If you’ve started exploring Individual Retirement Accounts (IRAs), you may have noticed there are a few different kinds out there. Before you open an account, it’s a good idea to learn about each to determine which is right for you. It’s always a good idea to speak with an advisor where you are opening your account to describe your situation and goals so they can help you choose the best option for you.
Any contribution you make will lower your taxable income for that year. You won’t be taxed initially, but you will be taxed when you withdraw the funds based on your tax bracket the year you withdraw. However, when you retire, you may be earning less money (this is generally the case), which puts you at a lower income tax bracket than you would be in when you were investing into your IRA during your career.
Any money withdrawn before you are 59.5 will cost you an additional 10 percent penalty plus the taxes on the amount you withdraw.
There are specific circumstances where you might be able to avoid the withdrawal penalty. These include: $10,000 towards your first-time home purchase, paying for college expenses for yourself, your spouse, children and grandchildren, paying for costs of a sudden disability and paying for medical expenses that are 7.5 percent greater than your adjusted gross income.
Any contribution made is not tax deductible, unlike a Traditional IRA. However, you won’t pay taxes when you withdraw your money. This is the main difference between a Traditional IRA and a Roth IRA.
You can withdraw contributions (what you put in) without a penalty, but you can’t withdraw earnings on your investments before age 59.5. If you do withdraw the earnings, you’ll get that same 10 percent penalty you do with a Traditional IRA.
Another difference between a Roth IRA and Traditional IRA is that with the Traditional, you must start making required minimum distributions (i.e. withdrawals) at age 70.5, but you can let it sit with a Roth. Likewise, with a Roth IRA, you can continue to make contributions after turning 70.5 years old, but you can’t with a Traditional IRA.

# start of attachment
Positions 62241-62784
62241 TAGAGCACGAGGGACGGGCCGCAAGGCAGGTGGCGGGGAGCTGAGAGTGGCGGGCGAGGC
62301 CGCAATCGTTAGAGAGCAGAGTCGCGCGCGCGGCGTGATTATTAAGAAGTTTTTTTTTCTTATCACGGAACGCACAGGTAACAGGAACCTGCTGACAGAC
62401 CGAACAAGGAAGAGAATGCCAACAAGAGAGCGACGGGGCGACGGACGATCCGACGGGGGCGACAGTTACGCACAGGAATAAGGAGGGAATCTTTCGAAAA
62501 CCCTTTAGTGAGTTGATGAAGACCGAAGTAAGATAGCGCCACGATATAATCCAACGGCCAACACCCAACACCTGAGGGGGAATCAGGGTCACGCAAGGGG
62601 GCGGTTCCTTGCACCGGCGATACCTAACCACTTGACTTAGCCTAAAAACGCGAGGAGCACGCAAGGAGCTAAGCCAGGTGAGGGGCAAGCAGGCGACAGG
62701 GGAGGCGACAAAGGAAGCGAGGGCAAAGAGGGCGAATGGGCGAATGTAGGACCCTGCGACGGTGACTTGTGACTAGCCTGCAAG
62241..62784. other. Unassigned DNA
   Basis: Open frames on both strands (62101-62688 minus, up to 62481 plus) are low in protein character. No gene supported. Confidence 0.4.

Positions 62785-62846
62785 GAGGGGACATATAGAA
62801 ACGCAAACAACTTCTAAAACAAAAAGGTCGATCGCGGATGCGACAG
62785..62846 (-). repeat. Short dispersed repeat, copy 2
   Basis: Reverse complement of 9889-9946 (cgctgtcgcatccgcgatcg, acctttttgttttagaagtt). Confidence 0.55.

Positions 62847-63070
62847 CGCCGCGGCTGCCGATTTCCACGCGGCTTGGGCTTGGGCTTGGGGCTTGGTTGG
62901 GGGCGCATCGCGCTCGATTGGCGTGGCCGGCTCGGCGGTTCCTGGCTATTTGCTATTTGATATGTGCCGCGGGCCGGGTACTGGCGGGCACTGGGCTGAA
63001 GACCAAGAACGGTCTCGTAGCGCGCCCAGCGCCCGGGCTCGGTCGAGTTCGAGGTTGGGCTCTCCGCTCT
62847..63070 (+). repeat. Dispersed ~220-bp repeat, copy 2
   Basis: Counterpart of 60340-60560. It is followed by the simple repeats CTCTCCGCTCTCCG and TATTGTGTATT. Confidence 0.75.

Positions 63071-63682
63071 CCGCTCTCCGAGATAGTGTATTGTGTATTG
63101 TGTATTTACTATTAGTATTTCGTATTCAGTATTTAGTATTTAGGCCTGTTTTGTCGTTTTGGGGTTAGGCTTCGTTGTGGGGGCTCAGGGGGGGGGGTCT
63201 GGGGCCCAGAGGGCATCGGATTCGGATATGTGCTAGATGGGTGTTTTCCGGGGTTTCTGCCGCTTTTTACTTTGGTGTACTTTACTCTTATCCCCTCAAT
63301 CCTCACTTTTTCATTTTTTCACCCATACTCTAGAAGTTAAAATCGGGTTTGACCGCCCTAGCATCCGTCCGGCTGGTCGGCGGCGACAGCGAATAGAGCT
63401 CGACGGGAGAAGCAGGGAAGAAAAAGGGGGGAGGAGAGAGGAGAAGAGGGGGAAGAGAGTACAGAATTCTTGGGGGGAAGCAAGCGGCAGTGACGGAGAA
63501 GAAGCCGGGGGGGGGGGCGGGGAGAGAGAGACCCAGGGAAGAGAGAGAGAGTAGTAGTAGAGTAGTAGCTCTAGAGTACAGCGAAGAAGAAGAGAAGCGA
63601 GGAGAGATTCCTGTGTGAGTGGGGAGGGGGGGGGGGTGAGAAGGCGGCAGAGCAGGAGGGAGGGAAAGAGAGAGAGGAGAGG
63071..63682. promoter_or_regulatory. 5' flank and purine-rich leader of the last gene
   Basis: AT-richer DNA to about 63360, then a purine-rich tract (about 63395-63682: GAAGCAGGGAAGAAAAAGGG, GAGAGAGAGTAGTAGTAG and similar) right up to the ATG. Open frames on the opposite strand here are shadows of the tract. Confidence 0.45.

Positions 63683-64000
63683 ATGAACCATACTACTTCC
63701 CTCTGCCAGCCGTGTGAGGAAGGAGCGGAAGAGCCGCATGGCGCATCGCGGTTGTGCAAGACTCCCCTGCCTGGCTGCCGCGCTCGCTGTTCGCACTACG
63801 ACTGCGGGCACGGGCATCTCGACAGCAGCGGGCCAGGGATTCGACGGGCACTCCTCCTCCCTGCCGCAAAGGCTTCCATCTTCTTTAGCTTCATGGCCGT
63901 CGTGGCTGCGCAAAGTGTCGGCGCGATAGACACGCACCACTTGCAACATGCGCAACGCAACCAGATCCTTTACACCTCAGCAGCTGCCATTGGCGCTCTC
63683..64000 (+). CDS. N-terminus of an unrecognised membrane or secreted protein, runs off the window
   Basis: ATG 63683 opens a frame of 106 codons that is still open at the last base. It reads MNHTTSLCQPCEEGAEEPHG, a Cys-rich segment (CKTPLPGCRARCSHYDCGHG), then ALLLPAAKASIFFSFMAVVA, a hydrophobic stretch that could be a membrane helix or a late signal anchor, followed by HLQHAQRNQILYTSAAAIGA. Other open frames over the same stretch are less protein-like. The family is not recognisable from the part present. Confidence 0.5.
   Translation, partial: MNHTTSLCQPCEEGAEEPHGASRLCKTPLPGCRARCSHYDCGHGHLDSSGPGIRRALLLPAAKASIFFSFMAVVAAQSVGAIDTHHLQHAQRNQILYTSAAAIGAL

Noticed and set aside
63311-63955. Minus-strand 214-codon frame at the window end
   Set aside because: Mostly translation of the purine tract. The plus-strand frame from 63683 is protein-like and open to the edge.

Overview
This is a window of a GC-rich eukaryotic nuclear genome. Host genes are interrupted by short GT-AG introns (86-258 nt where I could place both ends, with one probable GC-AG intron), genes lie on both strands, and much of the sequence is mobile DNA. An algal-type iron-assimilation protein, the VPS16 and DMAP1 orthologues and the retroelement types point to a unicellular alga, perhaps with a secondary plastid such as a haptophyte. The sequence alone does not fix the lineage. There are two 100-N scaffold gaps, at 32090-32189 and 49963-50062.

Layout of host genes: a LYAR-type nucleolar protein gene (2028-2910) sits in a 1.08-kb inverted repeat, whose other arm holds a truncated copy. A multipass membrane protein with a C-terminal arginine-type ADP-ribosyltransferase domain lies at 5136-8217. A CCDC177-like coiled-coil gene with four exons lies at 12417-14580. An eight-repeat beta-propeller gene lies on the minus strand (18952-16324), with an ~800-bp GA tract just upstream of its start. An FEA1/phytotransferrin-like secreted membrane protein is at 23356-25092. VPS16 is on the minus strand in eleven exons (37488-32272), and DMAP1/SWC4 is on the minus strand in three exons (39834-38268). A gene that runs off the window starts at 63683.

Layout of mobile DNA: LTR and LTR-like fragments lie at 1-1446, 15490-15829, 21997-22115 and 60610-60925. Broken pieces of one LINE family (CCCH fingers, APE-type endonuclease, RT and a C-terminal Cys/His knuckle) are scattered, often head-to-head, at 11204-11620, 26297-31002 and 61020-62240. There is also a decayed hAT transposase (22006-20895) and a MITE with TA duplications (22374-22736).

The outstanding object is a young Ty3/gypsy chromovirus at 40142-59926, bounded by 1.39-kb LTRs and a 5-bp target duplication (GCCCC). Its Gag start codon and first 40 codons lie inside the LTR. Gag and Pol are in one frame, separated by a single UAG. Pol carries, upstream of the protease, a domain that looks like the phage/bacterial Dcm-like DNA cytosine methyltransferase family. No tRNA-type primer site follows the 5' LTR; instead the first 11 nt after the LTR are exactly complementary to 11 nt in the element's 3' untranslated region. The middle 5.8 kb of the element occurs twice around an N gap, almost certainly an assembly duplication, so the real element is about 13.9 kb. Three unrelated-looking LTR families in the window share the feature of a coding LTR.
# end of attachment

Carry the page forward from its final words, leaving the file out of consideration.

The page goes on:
There are specific income requirements for a Roth IRA. It can change yearly, but let’s use 2016 for an example. Your modified adjusted gross income (total of your household’s income before taxes plus any tax-exempt interest income) needs to be $184,000 or less if you are married and filing jointly and $117,000 or less if you’re single or married but did not live with your spouse that year.
Simplified Employee Pension (SEP) IRA
SEP IRA stands for Simplified Employee Pension. These are designed for self-employed people or if you own your own small business.
Like the Traditional IRA, contributions are tax-deductible and you won’t get taxed until you remove the funds.
What makes a SEP IRA unique is the contribution limit, which is higher than a Roth or Traditional IRA. In 2016, if you owned your own business, you can contribute 25 percent of your income or $53,000, whichever is less.
A SIMPLE IRA stands for Savings Incentive Match Program for Employees. This plan is for self-employed people and small businesses. What separates a SIMPLE IRA from a SEP IRA is that employees can contribute to this as well. With a SIMPLE IRA, an employer is responsible for matching each contribution an employee makes (up to a certain percentage).
Donovan B. Fox Copyright 2017 SDFCU.org